‘Fake’ orders chased E-Mini S&P higher, then disappeared: Nanex

High-frequency trading scourge Nanex Research on Tuesday highlighted what it says was a couple of  strange things  in E-Mini S&P 500 futures  this morning.

As one of their trademark order-depth chart (above) shows — click here for detailed instructions on how to read it — orders to buy around 10,000 E-Mini contracts chased the market higher only to disappear without being executed. That’s not the only strange thing, they said in a blog post. Right before consumer confidence data at 10 a.m. Eastern, liquidity evaporated rapidly.

Were the phenomenon unrelated? It’s not clear, but Nanex said the incident was reminiscent of case brought by the Commodity Futures Trading Commission case against Panther Energy Trading in July. The agency ordered the firm and its principal, Michael J. Coscia, to pay $2.8 million in penalties and banned them for trading for one year for “spoofing” in numerous commodity futures contracts.

Spoofing is the practice of  using a computer algorithm to place and then immediately cancel potentially thousands of bids and offers. Critics charge HFT firms use the practice to fake out traders.

In the Panther case, the CFTC alleged Panther would place a small sell order, then place huge buy orders at higher prices to give other traders the impression of heavy demand. They would then cancel the buy orders as soon as they had filled the sell order. Then Panther would reverse the process, the CFTC said, with a small buy order followed by several large sell orders.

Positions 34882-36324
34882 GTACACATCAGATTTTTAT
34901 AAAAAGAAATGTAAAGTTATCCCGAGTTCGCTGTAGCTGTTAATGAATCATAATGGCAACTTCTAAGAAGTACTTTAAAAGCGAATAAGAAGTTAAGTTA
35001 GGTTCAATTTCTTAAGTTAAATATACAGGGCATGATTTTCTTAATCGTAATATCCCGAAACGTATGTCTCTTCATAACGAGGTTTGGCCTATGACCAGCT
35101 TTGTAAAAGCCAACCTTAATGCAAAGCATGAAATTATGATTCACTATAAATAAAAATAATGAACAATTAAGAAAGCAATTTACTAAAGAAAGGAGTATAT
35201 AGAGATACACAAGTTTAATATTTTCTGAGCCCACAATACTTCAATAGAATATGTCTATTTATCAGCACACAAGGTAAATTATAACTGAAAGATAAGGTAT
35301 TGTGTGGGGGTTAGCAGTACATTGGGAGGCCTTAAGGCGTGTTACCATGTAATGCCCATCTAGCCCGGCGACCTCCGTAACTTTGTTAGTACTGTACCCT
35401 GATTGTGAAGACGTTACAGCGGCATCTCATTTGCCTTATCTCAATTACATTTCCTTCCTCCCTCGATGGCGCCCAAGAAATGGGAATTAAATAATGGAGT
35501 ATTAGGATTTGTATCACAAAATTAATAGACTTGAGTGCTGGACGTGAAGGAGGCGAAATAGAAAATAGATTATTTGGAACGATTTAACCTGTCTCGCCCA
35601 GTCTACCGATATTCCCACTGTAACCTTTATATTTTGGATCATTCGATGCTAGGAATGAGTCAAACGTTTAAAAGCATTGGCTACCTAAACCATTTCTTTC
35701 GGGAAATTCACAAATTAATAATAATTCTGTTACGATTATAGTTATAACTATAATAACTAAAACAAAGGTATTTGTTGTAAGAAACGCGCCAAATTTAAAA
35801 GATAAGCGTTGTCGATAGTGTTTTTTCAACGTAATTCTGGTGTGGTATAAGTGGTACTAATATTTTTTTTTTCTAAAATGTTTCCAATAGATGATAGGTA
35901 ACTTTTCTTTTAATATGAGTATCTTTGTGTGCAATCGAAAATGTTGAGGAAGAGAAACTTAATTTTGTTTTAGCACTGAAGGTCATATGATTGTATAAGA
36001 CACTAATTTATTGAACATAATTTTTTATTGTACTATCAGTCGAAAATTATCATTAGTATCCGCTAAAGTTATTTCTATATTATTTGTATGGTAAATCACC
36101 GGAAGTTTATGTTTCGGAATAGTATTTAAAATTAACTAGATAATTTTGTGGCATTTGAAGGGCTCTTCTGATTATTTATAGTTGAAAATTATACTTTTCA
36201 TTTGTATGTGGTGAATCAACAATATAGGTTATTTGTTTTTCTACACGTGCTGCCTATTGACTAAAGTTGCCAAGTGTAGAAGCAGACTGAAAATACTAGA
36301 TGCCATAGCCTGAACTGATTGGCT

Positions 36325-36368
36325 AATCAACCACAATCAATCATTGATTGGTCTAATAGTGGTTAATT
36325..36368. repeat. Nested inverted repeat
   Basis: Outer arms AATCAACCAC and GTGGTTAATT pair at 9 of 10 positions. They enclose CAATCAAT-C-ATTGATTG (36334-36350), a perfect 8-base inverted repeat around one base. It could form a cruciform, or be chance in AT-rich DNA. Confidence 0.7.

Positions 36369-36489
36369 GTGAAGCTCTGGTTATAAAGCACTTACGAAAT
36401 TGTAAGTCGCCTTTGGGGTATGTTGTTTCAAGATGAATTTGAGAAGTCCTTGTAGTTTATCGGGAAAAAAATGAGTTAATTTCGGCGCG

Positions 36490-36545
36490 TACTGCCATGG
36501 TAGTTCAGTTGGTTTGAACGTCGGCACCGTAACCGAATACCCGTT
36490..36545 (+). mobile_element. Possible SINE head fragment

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Meanwhile, the Conference Board’s August consumer confidence data at 10 a.m. Eastern had little market impact. But if it had, the lack of liquidity means prices would have moved substantially, Nanex said.

The sudden evaporation of liquidity is another criticism associated with high-frequency trading. While supporters of the practice say the computerized trading strategies boost overall liquidity, critics say high-frequency traders often disappear when markets get rough, spiking volatility and contributing to trading glitches.

–William L. Watts

Follow William on Twitter @wlwatts

Follow The Tell @thetellblog

View more information: https://www.marketwatch.com/story/fake-orders-chased-emini-sp-higher-then-disappeared-nanex-1377618548

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